Predicting arsenic in drinking water wells of the Central Valley, California

Environmental Science & Technology
By: , and 



Probabilities of arsenic in groundwater at depths used for domestic and public supply in the Central Valley of California are predicted using weak-learner ensemble models (boosted regression trees, BRT) and more traditional linear models (logistic regression, LR). Both methods captured major processes that affect arsenic concentrations, such as the chemical evolution of groundwater, redox differences, and the influence of aquifer geochemistry. Inferred flow-path length was the most important variable but near-surface-aquifer geochemical data also were significant. A unique feature of this study was that previously predicted nitrate concentrations in three dimensions were themselves predictive of arsenic and indicated an important redox effect at >10 μg/L, indicating low arsenic where nitrate was high. Additionally, a variable representing three-dimensional aquifer texture from the Central Valley Hydrologic Model was an important predictor, indicating high arsenic associated with fine-grained aquifer sediment. BRT outperformed LR at the 5 μg/L threshold in all five predictive performance measures and at 10 μg/L in four out of five measures. BRT yielded higher prediction sensitivity (39%) than LR (18%) at the 10 μg/L threshold–a useful outcome because a major objective of the modeling was to improve our ability to predict high arsenic areas.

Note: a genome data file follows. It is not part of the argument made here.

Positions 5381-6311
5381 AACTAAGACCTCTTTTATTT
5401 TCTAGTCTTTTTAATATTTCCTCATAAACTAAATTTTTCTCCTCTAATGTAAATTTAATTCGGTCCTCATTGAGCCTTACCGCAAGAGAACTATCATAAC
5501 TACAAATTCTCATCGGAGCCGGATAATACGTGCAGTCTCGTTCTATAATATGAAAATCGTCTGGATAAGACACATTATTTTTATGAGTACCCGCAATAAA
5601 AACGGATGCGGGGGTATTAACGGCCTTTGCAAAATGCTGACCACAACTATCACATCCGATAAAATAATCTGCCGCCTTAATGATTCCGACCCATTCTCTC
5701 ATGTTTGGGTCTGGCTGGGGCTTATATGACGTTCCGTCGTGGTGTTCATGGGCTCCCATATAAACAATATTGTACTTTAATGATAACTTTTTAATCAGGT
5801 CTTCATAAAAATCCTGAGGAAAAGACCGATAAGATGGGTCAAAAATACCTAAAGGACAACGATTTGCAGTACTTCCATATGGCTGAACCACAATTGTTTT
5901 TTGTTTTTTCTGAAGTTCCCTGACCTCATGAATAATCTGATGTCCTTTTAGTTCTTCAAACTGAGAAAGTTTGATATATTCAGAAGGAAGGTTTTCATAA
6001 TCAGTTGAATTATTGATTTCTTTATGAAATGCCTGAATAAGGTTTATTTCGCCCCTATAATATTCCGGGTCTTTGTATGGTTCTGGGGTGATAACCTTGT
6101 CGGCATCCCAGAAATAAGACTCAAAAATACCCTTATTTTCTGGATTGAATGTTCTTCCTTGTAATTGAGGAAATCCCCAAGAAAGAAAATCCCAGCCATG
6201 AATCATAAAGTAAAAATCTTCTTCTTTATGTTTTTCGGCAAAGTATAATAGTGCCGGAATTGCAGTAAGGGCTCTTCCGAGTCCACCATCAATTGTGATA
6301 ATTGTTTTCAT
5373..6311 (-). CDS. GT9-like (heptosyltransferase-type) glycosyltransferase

Publication type Article
Publication Subtype Journal Article
Title Predicting arsenic in drinking water wells of the Central Valley, California
Series title Environmental Science & Technology
DOI 10.1021/acs.est.6b01914
Volume 50
Issue 14
Year Published 2016
Language English
Publisher ACS Publications
Contributing office(s) California Water Science Center, New England Water Science Center
Description 9 p.
First page 7555
Last page 7563
Country United States
State California
Other Geospatial Central Valley
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